How Can a Hedge Fund That Suffers Losses from Investments in Collateralized Debt Obligations Prove Loss Causation in a Civil Suit?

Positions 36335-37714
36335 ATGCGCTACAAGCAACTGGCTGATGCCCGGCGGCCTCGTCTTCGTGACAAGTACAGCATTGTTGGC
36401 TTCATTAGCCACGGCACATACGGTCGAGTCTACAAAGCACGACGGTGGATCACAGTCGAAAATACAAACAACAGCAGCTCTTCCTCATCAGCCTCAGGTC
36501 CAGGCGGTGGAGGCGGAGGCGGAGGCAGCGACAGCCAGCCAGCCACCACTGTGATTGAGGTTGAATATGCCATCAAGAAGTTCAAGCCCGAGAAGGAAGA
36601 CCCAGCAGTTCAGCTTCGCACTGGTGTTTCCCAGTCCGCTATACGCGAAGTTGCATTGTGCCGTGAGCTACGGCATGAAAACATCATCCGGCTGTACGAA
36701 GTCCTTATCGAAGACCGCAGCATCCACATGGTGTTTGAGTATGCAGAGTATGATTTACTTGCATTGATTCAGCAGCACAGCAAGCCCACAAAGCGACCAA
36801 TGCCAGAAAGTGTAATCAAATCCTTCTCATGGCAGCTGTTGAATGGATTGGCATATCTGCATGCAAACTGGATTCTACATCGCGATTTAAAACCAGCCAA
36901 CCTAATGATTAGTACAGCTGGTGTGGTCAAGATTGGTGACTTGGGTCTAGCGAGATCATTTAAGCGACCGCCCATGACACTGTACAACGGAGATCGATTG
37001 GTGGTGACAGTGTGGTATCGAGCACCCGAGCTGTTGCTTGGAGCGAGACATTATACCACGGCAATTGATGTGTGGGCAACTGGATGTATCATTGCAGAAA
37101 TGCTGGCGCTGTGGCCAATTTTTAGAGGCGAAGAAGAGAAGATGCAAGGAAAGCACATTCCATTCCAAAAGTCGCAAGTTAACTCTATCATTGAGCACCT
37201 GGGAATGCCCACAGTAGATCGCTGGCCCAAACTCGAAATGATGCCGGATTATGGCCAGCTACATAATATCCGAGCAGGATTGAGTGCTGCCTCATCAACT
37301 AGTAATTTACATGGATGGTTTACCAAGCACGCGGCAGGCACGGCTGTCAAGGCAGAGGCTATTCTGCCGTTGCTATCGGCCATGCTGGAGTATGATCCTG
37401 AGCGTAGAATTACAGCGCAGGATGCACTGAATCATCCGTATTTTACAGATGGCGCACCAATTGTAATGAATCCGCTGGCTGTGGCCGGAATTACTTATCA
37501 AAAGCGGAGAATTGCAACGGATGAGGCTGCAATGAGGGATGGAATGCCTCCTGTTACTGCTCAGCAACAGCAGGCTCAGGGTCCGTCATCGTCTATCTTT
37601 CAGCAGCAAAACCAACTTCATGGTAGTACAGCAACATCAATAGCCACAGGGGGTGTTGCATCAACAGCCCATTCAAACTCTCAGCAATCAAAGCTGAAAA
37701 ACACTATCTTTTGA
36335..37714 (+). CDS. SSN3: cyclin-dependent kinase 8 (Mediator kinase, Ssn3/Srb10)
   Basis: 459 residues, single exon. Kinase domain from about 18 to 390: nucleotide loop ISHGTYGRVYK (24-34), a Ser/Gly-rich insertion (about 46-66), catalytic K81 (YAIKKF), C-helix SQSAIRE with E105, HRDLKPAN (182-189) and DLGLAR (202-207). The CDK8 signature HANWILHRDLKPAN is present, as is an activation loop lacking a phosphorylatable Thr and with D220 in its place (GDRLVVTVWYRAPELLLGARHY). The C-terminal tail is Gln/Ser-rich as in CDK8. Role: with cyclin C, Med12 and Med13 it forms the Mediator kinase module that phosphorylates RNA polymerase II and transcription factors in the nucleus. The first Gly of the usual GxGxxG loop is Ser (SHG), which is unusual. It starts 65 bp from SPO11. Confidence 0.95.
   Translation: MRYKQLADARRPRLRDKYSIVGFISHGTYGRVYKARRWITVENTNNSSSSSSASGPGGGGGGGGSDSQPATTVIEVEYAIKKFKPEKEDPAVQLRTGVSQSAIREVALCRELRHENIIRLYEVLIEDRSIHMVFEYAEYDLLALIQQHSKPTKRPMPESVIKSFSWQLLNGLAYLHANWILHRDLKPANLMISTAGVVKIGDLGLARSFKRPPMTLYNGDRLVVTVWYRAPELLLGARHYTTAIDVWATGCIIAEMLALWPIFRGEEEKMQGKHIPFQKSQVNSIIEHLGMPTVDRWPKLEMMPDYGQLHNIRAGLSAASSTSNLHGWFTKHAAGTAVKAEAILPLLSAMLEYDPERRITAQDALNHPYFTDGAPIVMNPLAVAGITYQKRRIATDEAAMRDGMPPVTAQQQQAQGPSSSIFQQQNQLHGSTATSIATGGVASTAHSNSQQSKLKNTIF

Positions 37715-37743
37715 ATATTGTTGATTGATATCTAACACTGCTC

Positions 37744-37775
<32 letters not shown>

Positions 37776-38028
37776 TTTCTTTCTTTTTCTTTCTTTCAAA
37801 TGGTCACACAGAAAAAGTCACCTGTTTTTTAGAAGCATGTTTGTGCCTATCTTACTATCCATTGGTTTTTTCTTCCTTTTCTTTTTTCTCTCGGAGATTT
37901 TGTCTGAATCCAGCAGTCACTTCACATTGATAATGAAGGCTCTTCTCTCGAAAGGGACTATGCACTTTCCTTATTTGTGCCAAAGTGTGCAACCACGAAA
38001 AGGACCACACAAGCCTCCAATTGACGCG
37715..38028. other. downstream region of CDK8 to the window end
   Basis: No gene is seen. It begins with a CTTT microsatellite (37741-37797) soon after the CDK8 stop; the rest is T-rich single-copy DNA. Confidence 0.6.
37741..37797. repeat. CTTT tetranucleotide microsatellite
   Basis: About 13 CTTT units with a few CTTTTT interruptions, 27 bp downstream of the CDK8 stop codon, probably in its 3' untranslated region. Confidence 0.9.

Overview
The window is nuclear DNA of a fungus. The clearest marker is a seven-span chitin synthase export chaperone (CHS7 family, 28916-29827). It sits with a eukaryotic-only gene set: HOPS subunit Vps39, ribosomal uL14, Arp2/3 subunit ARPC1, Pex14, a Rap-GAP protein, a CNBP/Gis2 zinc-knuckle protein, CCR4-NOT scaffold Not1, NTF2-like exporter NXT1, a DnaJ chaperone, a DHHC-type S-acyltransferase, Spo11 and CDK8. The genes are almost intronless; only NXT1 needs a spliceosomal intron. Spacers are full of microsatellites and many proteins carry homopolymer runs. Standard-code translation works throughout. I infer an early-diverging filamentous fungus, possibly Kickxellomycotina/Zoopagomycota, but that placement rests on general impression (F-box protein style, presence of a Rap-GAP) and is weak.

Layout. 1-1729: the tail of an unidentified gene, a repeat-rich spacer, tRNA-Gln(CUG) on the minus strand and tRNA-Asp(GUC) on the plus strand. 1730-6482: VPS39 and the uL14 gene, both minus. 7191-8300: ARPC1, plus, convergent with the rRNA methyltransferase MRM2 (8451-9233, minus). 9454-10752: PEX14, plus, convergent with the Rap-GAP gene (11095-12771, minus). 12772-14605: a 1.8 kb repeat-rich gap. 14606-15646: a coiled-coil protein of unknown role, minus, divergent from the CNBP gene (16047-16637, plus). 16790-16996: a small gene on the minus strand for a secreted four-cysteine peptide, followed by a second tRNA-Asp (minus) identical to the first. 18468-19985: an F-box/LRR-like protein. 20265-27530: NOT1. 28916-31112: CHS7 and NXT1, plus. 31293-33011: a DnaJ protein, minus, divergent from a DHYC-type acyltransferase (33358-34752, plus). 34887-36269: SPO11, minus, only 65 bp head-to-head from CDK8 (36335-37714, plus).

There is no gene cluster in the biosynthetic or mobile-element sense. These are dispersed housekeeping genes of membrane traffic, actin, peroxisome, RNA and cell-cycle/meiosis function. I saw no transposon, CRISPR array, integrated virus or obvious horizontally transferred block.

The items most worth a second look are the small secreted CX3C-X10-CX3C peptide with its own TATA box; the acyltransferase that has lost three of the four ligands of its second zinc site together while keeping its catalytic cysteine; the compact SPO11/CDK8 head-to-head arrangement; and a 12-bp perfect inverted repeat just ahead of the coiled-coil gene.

On September 3, 2013, the U.S. District Court for the Southern District of New York (Court) dismissed a case brought by Banc of America Securities LLC and Bank of America (BOA) against Bear Stearns Asset Management (BSAM) and others.  The plaintiffs claimed that they suffered billions of dollars in losses caused by a fraud perpetrated by BSAM and three of its former directors.  The fraud related to a “CDO squared” investment, a collateralized debt obligation (CDO) comprised of CDOs constructed out of mortgage-backed securities taken from two of BSAM’s funds.  See “U.S. District Court Approves SEC’s Settlement with Bear Stearns Fund Managers Cioffi and Tannin,” Hedge Fund Law Report, Vol. 5, No. 26 (Jun. 28, 2012).  The Court’s analysis sheds light on an important issue that investors may face: How can a plaintiff similarly situated to BOA – for instance, a hedge fund that invested in CDOs, CLOs or other structured products – prove loss causation in a civil suit following investment losses?  What is the legal standard applied to expert testimony in such a context?  This article addresses these questions by summarizing the factual background of the case and the Court’s legal analysis.

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